Contemporary transnational criminals take advantage of globalization, trade liberalization, and emerging new technologies to commit a diverse range of crimes, and to move money, goods, services, and people instantaneously for purposes of pure economic gain and/or political violence. This book captures the importance of transnational business crime and international relations by examining the rise of international economic crime and recent strategies in the United States and abroad to combat it. The book is organized into three main sections. The first part discusses substantive crimes, particularly tax, money laundering, and counter-terrorism financial enforcement; transnational corruption; transnational organized crime; and export control and economic sanctions. The second part discusses procedural aspects of international white collar crime, namely extraterritorial jurisdiction, evidence gathering, extradition, and international prisoner transfer. The third part discusses the role of international organizations, including the United Nations, the World Bank Group, Interpol, and economic integration groups.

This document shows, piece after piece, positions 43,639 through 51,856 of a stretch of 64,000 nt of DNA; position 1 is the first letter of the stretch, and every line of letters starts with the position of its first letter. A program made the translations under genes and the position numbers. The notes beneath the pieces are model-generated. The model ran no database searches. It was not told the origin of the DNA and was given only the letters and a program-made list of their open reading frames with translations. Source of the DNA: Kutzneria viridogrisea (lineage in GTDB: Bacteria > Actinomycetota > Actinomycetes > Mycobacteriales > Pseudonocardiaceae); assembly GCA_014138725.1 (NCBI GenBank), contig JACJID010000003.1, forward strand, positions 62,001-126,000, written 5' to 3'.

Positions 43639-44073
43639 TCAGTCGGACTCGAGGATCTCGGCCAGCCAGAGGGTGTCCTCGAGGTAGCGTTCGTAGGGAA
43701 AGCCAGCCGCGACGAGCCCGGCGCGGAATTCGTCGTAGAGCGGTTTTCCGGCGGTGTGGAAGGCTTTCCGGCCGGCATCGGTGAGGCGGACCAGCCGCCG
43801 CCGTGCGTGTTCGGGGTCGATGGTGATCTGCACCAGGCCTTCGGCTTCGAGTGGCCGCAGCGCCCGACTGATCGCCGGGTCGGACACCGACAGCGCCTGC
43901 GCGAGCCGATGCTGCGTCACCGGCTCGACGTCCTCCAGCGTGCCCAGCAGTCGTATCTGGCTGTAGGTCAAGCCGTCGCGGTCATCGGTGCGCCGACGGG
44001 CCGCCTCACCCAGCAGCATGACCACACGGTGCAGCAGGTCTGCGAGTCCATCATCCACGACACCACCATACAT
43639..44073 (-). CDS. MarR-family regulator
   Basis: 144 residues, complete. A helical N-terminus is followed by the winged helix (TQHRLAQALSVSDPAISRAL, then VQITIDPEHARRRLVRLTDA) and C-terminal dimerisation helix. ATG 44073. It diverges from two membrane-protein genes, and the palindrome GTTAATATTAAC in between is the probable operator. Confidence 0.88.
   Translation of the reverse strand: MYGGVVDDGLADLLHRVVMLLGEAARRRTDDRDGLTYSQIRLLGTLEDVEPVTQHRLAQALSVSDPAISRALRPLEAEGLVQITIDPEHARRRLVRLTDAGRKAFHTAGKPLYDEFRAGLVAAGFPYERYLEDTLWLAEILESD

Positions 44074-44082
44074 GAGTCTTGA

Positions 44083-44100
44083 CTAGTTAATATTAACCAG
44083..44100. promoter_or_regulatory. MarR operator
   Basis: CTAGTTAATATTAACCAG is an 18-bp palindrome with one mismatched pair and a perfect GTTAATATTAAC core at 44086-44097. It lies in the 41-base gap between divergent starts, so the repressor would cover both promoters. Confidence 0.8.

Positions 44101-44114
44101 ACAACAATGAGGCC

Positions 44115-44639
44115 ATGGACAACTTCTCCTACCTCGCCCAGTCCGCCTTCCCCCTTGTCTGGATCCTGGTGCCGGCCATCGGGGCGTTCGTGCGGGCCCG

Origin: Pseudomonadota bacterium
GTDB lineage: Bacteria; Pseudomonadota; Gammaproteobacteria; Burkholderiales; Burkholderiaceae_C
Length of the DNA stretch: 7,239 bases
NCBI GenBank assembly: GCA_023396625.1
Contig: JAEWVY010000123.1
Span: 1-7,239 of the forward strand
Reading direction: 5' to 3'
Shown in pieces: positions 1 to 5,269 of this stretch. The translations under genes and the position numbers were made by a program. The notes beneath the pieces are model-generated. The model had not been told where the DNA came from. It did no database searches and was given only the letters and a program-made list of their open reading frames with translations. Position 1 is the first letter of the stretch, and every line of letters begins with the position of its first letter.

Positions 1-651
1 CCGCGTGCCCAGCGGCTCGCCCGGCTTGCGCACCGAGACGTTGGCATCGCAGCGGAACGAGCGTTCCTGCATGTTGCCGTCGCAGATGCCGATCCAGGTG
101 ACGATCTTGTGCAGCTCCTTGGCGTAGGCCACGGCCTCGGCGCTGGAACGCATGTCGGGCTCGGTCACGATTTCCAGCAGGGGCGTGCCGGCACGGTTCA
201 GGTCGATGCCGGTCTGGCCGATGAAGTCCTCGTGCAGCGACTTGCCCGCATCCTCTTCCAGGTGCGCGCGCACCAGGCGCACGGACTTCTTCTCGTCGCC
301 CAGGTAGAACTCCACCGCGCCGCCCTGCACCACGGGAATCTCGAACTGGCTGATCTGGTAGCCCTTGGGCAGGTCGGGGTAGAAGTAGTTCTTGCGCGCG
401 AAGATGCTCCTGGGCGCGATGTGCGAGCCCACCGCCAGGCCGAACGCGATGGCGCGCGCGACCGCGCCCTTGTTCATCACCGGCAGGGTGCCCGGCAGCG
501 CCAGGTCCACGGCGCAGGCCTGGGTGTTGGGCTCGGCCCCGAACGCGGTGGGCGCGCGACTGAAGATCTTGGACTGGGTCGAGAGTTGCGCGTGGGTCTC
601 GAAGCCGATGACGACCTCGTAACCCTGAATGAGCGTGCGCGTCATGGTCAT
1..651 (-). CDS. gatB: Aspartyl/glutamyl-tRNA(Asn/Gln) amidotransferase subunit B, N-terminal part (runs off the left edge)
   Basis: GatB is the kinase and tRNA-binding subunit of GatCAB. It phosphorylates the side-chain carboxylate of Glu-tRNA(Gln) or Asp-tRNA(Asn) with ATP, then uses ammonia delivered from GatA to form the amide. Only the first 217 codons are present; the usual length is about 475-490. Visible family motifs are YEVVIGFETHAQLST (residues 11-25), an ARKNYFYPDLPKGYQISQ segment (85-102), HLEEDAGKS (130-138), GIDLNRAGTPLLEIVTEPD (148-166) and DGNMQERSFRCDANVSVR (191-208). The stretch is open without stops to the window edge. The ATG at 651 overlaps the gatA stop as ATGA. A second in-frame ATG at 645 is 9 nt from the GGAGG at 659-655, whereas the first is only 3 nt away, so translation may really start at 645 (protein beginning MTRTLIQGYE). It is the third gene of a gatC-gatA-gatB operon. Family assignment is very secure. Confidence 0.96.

This Understanding treatise is divided into four parts: • The first part provides a general overview, with definitions to key terms that appear throughout the book. It covers the area of jurisdiction, as this is the starting point in determining the applicability of using international law • The second part covers selected areas of international criminal law. It is not exhaustive of all areas of international or transnational law. Choices of specific crimes to cover were made on the basis of showing a diversity of topics, new and developing areas such as computer crimes, and the older more traditional areas such as piracy. It provides materials on both violent and non-violent crimes. Areas of immediate importance, such as terrorism and narcotics trafficking, are discussed • The third part covers procedural issues. It includes constitutional issues, immunities, obtaining evidence from abroad, obtaining people from abroad, and post-conviction issues such as prisoner transfers • The final part of this treatise covers the international aspects of international criminal law. In addition to examining what constitutes an international crime, it looks at human rights issues, international tribunals, and the International Criminal Court.